When Partner’s Unintentionally Hurt Each Other

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How do you respond when your partner questions your intentions?

Do you get angry? Defensive?

I do.

One of the big reasons we struggle with relationship conflict is due to the misunderstanding caused by the intention vs. impact battle.

In Dr. Gottman’s Love Lab, the research team asked couples, “What were your intentions when you said…”

Sometimes a partner would say something nice and the intention was clear.

Other times a partner would criticize their partner’s character for doing something they didn’t like. Even under those poorly constructed statements, the intention was their partner would hear it, take the advice, and make positive changes.

“The intention [of the partner] was always positive, even when the impact [on their partner] was negative.” – Dr. Gottman on The Armchair Expert

Recently, my partner and I got into a conflict about her claiming that I was fibbing to her. I told her I skimmed a group texting conversation and when I summarized, she felt I was B.S.ing her.

This pissed me off because I knew I skimmed the text and gathered the jist about the conversation.

The reality is, like you, I know myself by every thought and experience I have. My partner (and everyone else) knows me only through my actions, words, and behavior.

So when she mentioned I fibbed, I reacted defensively. I argued with her over my intent.

The problem is, she was arguing with me about the negative impact I had on her by what she heard me say.

In every relationship, there are two experiences and both are valid.

One of the toughest things I’ve had to stomach as a romantic partner is that my positive intent can have a negative impact on the most important person in my life.

I can have the best intentions in the world and it can still impact my partner negatively.

Quite the dilemma, huh?

So what did we do?

We sat down and used the speaker-listener technique to process the event.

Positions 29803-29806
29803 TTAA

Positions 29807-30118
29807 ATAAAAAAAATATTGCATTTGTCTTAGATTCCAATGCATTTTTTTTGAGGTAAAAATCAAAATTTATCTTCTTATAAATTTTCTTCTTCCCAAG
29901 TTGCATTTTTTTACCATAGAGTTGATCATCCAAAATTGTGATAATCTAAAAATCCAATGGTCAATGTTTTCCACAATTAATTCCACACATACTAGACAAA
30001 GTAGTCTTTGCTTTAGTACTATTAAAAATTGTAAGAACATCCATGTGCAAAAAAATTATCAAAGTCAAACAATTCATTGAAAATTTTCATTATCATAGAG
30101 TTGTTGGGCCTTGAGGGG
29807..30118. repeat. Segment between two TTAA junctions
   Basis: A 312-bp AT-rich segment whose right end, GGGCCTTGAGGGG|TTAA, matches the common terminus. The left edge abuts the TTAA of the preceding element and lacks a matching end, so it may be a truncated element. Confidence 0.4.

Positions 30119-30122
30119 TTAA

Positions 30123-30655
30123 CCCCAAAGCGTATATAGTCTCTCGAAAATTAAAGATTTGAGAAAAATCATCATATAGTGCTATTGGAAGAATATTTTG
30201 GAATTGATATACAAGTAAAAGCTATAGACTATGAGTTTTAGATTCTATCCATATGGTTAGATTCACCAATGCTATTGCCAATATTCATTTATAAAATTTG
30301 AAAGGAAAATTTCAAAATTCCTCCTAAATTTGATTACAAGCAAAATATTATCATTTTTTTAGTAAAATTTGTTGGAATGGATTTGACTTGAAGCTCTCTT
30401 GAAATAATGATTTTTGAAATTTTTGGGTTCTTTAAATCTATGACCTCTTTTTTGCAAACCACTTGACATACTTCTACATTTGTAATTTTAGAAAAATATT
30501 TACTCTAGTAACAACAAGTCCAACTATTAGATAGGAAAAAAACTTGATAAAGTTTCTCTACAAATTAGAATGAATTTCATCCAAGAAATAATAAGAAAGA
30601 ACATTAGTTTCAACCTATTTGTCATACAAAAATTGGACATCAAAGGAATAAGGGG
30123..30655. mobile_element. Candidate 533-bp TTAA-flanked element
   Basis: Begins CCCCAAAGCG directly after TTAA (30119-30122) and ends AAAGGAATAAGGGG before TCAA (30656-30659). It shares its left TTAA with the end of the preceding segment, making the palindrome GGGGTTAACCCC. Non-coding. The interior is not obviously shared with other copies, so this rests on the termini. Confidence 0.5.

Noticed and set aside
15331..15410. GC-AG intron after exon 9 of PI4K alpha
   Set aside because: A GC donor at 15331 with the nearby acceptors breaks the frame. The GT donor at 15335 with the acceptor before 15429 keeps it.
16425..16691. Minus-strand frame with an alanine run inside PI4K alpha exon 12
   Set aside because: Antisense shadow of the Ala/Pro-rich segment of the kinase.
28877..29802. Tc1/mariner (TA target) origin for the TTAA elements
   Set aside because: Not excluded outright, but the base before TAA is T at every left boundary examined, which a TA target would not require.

She started as the speaker and me as the listener. I had to put my intentions battle to the side, and validate the impact using non-defensive listening skills. Then we switched roles and I explained my experience and intent. As the listener, she validated this.

At this point, it became clear that some of the word choices we used when communicating with each other confused the other person. The reality was, we were on different pages. Our two brains were in different frames of mind trying to communicate with each other.

And, like a no brainer, we struggled.

When it comes to conflicts in relationships, remember two things:

  1. The speaker and listener have an equal responsibility to keep the conversation constructive and positive, even when expressing difficult feelings. She could have assumed positive intent and I could have responded to the longing in her initial statement. This would have prevented the minor conflict from escalating.
  2. When you feel misunderstood remember that you have to do or say something for others to know how you feel. They can’t read your mind (even if you want them to). This is why slowing down and using the speaker-listener technique saves so many couples from the brink of a disastrous conflict. When it’s done well, it gets the relationship back on track.

Healthy relationships include two partners who value each other’s well-being and may unintentionally negatively impact each other from time-to-time. This is why healthy conflict resolution skills are vital to creating a secure-functioning relationship.

With love,

Kyle Benson

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